Life was about to take a sudden, shattering turn as Paula Twitty Bushman stood in her green, dress uniform of the U.S. Marine Corps, ready for another day in traffic court at Camp Lejeune.
The young Marine was a paralegal and four months pregnant. Suddenly, she felt discomfort below her waist and saw blood running down her leg and onto her black patent-leather shoes. A colonel at the court saw a burst of fear cross her face.
When Bushman awoke at the base hospital, confused and uncertain, a military doctor told her the news: The child wasn’t right. They had to take it.
The 1983 loss began years of torment that included another child stillborn at eight months and health problems that continue to plague her.
“Something was stolen from me,” said Bushman, now 55. “Something was stolen without me ever saying it could be taken.”
As many as a million people stationed at the Marine base from 1953 to 1987 became part of one of the darkest chapters in the Corps' history. Toxins linked to miscarriages, birth defects, cancers and neurological behaviors polluted the drinking water.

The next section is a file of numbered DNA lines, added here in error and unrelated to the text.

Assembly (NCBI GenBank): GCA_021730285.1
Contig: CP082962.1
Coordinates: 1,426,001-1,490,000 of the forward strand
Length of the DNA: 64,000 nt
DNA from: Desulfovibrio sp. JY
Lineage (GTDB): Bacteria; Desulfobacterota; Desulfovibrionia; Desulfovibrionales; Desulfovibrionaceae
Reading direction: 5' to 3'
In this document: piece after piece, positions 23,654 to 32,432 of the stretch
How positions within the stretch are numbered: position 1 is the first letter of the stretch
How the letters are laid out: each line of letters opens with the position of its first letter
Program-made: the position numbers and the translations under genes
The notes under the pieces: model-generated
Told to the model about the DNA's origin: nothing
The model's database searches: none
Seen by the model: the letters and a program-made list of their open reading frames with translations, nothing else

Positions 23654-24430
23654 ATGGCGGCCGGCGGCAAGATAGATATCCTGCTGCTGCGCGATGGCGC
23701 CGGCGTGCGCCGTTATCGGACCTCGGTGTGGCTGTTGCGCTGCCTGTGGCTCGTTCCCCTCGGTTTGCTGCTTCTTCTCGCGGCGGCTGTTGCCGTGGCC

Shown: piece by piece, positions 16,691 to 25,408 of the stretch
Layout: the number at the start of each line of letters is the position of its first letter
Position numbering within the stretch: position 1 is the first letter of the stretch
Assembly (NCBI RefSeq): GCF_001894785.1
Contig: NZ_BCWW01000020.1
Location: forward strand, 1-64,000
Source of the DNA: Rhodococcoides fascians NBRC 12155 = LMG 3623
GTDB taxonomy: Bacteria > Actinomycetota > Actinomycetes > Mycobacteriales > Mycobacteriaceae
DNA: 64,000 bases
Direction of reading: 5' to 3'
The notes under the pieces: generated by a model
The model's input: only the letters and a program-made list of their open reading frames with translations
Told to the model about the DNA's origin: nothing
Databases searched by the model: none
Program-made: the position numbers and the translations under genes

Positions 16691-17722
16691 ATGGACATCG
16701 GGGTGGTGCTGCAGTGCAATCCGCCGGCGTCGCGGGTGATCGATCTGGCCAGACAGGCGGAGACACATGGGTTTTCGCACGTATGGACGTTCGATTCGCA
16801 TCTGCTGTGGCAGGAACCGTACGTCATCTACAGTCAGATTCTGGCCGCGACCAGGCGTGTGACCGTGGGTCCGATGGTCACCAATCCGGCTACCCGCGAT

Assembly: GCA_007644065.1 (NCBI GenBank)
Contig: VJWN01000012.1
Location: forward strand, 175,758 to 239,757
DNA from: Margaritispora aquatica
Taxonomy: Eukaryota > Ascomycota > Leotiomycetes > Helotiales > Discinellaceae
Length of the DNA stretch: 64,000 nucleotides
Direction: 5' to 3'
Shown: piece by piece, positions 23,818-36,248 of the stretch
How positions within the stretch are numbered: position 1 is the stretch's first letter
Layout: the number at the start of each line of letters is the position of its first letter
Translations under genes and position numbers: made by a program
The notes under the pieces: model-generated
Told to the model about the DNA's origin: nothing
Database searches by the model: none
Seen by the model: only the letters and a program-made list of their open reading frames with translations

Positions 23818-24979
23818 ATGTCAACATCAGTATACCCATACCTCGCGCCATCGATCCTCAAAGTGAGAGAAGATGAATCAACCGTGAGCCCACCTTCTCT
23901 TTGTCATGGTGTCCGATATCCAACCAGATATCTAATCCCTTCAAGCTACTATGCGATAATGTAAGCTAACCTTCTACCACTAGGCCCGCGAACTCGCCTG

Those exposed not only drank the poison water, they used it to bathe, swim, cook, wash clothes — and mix baby formula.
Georgia now has one of the largest concentrations of Lejeune veterans and dependents in the country with 10,561 on a national registry of those exposed to the contamination. Nearly 259,000 men and women across the country have joined the list.
"We were there to do a job and we did it, and now 30 years later we're all sick," Crystal Dickens told Channel 2 Action News and the Atlanta Journal-Constitution.
Dickens is a Lejeune Marine veteran who lives in DeKalb County. She lost two babies in pregnancy and now suffers from chronic health conditions.
“Even the day care, the mess hall, everywhere you went the water was contaminated and we didn’t know,” she said.
CLICK HERE to read Brad Schrade's full investigation on MyAJC.com.